From the monumental, like the loss of a loved one, to the utterly trivial, like struggling to reset our car clocks after falling back an hour, life’s inevitable challenges often drive our daily agendas, dictate our emotions and impact our temperament and treatment of others.
We often harp on the day-to-day difficulties we face, regrets we might harbor, how we believe we have been victimized, what pain we feel, and what confuses, upsets or offends us. Sometimes those emotions can become completely consuming, causing us to lose sight of the many things for which we should be grateful.
Perhaps that’s just human nature. Under the stress and pressure of life’s continual ups and downs, failing to count our blessings as often as we should is an entirely forgivable offense, and one that virtually everyone commits from time to time.
But even so, Pilgrims, especially since it’s Thanksgiving, let’s be completely honest here.
Regardless of our stations in life, personal tragedies we’ve endured, our personal or professional challenges, our bank balances or lack thereof, or any other variation of difficulties we might encounter, the list of items for which to be grateful usually outweighs our challenges by far more than we care to admit.
The essence of Thanksgiving, it could be argued, is the simple acknowledgement and celebration of that reality.
Not to be forgotten are customary Thanksgiving fringe attractions such as family members, friends, food and football. Food and football are always a blessing. Family and friends, depending upon which family and friends attend, and the duration of their visit, might present a blessing or a challenge, or both.
Even during the worst of times …
The Thanksgiving experience is even more inspiring when one considers the circumstances under which we first celebrated the holiday as a national event. That’s because the nation at that time was suffering through what still stands as the darkest, bloodiest, and most precarious period of its 243-year history.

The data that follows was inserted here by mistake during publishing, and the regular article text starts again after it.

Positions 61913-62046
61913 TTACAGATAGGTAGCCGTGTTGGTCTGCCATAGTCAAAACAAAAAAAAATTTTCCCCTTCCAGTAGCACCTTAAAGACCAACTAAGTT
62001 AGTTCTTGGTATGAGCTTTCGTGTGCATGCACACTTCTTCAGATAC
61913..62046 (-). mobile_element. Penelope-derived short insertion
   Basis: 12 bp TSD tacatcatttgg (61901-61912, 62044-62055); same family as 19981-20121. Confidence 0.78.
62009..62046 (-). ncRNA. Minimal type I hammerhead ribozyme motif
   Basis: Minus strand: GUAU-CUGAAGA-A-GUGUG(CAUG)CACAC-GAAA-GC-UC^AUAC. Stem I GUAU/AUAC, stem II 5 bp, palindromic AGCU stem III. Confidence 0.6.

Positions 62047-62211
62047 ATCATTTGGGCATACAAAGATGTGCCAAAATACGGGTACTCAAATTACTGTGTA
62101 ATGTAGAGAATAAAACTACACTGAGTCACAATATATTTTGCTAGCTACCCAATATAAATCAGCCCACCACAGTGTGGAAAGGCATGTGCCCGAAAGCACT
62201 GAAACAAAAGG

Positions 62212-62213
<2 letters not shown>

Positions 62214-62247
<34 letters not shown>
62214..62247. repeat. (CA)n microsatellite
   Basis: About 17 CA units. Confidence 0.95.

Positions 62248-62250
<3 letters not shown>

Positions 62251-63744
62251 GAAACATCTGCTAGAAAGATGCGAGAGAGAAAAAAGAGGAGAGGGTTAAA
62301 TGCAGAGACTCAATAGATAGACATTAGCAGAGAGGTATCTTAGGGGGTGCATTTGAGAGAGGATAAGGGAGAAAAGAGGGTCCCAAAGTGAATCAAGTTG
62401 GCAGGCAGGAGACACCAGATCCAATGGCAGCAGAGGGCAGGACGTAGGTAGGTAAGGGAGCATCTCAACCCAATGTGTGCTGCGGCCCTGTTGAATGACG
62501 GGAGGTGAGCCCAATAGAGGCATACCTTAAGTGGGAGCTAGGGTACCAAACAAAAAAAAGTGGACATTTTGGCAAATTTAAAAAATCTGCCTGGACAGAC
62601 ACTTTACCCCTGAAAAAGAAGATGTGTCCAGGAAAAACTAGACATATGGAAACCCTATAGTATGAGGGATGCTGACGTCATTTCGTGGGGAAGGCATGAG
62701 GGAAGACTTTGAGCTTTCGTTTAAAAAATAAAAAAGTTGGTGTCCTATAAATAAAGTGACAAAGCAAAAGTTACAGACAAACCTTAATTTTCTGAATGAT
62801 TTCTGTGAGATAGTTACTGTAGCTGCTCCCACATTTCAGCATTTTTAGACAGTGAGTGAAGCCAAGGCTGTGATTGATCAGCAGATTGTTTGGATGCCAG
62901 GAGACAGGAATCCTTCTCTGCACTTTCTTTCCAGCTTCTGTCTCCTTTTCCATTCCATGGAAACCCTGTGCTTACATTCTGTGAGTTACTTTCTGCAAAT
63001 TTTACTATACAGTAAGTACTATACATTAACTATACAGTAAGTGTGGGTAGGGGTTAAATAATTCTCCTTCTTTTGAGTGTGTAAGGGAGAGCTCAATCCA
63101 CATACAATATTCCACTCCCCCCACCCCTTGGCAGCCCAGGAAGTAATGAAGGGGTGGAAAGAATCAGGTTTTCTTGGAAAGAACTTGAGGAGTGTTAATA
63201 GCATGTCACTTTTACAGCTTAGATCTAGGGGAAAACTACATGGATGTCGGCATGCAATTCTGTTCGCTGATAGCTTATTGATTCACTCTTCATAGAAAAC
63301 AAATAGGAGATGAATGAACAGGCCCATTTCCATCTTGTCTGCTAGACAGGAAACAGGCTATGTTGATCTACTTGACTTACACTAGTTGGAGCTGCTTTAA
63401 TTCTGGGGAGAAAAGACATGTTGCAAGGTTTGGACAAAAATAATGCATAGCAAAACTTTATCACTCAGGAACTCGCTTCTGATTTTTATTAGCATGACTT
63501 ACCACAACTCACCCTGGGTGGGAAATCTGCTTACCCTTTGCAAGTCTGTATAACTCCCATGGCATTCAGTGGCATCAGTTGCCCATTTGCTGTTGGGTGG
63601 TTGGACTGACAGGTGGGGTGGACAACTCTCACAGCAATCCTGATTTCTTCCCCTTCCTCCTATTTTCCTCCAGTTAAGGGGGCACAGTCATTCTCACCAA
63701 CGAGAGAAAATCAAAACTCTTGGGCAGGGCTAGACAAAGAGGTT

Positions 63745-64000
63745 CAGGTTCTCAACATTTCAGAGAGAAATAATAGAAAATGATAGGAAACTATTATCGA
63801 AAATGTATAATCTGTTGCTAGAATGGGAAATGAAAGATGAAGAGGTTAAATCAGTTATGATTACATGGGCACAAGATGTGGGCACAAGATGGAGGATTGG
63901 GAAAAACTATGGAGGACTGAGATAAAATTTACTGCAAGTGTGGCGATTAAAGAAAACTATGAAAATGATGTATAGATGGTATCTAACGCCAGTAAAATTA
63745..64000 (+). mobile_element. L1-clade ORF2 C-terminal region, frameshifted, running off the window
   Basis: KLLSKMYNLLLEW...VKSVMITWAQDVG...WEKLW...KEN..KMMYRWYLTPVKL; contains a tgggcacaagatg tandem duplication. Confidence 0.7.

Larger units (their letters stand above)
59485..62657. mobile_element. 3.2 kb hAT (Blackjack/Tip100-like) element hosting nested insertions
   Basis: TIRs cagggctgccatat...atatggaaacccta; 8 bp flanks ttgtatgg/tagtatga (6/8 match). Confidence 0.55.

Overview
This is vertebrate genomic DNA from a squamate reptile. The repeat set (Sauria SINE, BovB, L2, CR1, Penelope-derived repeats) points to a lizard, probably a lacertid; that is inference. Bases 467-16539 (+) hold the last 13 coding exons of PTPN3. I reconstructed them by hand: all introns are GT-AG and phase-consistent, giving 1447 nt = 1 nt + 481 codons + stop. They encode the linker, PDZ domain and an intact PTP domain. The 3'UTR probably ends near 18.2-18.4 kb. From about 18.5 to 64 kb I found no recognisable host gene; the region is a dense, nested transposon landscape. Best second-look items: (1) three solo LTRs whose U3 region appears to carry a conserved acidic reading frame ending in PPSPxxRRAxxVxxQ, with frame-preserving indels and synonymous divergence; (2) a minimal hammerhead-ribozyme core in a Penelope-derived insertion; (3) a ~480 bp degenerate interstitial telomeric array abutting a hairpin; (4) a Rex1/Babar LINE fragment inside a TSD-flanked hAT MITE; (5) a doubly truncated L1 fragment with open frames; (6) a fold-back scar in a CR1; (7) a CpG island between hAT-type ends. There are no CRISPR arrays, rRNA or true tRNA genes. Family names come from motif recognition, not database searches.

At the height of a horrific civil war that pitted brother against brother and left 620,000 Americans dead, and at a time when President Abraham Lincoln was mired by withering criticism on all fronts, giving thanks as a nation must have been a difficult notion for many Americans to embrace. The mere idea of doing anything as a nation at that time, especially giving thanks, probably struck some Americans as absolutely absurd.
Even Lincoln, armed with skills of persuasion that were arguably unmatched by any other U.S. President to date, must have known that convincing a bitterly divided and war-torn nation to give thanks together might be a hard sell. His timing, in this particular instance, was seemingly less than perfect to say the least.
But as he had uncanny knack for doing, Abe somehow pulled it off. Lincoln issued an 1863 proclamation calling for Americans to “set apart and observe the last Thursday of November next as a day of Thanksgiving,” thus establishing the precedent for one of our nation’s most treasured holidays.